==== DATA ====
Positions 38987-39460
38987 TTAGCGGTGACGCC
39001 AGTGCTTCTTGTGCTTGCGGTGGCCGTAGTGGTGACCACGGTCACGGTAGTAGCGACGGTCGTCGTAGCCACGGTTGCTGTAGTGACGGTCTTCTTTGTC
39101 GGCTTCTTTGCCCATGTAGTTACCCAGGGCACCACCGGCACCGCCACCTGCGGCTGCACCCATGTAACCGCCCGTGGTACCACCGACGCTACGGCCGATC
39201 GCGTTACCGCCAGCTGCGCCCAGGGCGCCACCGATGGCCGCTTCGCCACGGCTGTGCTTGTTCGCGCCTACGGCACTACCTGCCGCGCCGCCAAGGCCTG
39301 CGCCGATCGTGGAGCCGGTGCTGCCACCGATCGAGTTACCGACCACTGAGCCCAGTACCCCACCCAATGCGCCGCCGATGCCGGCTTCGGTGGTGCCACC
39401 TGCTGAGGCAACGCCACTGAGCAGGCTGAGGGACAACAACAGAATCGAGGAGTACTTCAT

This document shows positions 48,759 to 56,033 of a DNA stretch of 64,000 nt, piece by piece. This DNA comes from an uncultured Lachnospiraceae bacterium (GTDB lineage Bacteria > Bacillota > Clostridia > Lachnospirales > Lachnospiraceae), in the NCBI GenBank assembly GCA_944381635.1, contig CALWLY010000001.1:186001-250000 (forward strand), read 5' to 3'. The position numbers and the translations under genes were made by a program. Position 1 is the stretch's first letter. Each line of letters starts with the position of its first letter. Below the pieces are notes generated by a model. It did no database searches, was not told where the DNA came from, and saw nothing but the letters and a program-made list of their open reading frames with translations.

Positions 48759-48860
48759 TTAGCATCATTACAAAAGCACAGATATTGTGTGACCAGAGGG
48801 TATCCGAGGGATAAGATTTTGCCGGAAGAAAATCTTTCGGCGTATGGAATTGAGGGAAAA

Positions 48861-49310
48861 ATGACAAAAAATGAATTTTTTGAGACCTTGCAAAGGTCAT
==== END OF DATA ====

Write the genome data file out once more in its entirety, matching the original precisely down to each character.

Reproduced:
Positions 38987-39460
38987 TTAGCGGTGACGCC
39001 AGTGCTTCTTGTGCTTGCGGTGGCCGTAGTGGTGACCACGGTCACGGTAGTAGCGACGGTCGTCGTAGCCACGGTTGCTGTAGTGACGGTCTTCTTTGTC
39101 GGCTTCTTTGCCCATGTAGTTACCCAGGGCACCACCGGCACCGCCACCTGCGGCTGCACCCATGTAACCGCCCGTGGTACCACCGACGCTACGGCCGATC
39201 GCGTTACCGCCAGCTGCGCCCAGGGCGCCACCGATGGCCGCTTCGCCACGGCTGTGCTTGTTCGCGCCTACGGCACTACCTGCCGCGCCGCCAAGGCCTG
39301 CGCCGATCGTGGAGCCGGTGCTGCCACCGATCGAGTTACCGACCACTGAGCCCAGTACCCCACCCAATGCGCCGCCGATGCCGGCTTCGGTGGTGCCACC
39401 TGCTGAGGCAACGCCACTGAGCAGGCTGAGGGACAACAACAGAATCGAGGAGTACTTCAT

This document shows positions 48,759 to 56,033 of a DNA stretch of 64,000 nt, piece by piece. This DNA comes from an uncultured Lachnospiraceae bacterium (GTDB lineage Bacteria > Bacillota > Clostridia > Lachnospirales > Lachnospiraceae), in the NCBI GenBank assembly GCA_944381635.1, contig CALWLY010000001.1:186001-250000 (forward strand), read 5' to 3'. The position numbers and the translations under genes were made by a program. Position 1 is the stretch's first letter. Each line of letters starts with the position of its first letter. Below the pieces are notes generated by a model. It did no database searches, was not told where the DNA came from, and saw nothing but the letters and a program-made list of their open reading frames with translations.

Positions 48759-48860
48759 TTAGCATCATTACAAAAGCACAGATATTGTGTGACCAGAGGG
48801 TATCCGAGGGATAAGATTTTGCCGGAAGAAAATCTTTCGGCGTATGGAATTGAGGGAAAA

Positions 48861-49310
48861 ATGACAAAAAATGAATTTTTTGAGACCTTGCAAAGGTCAT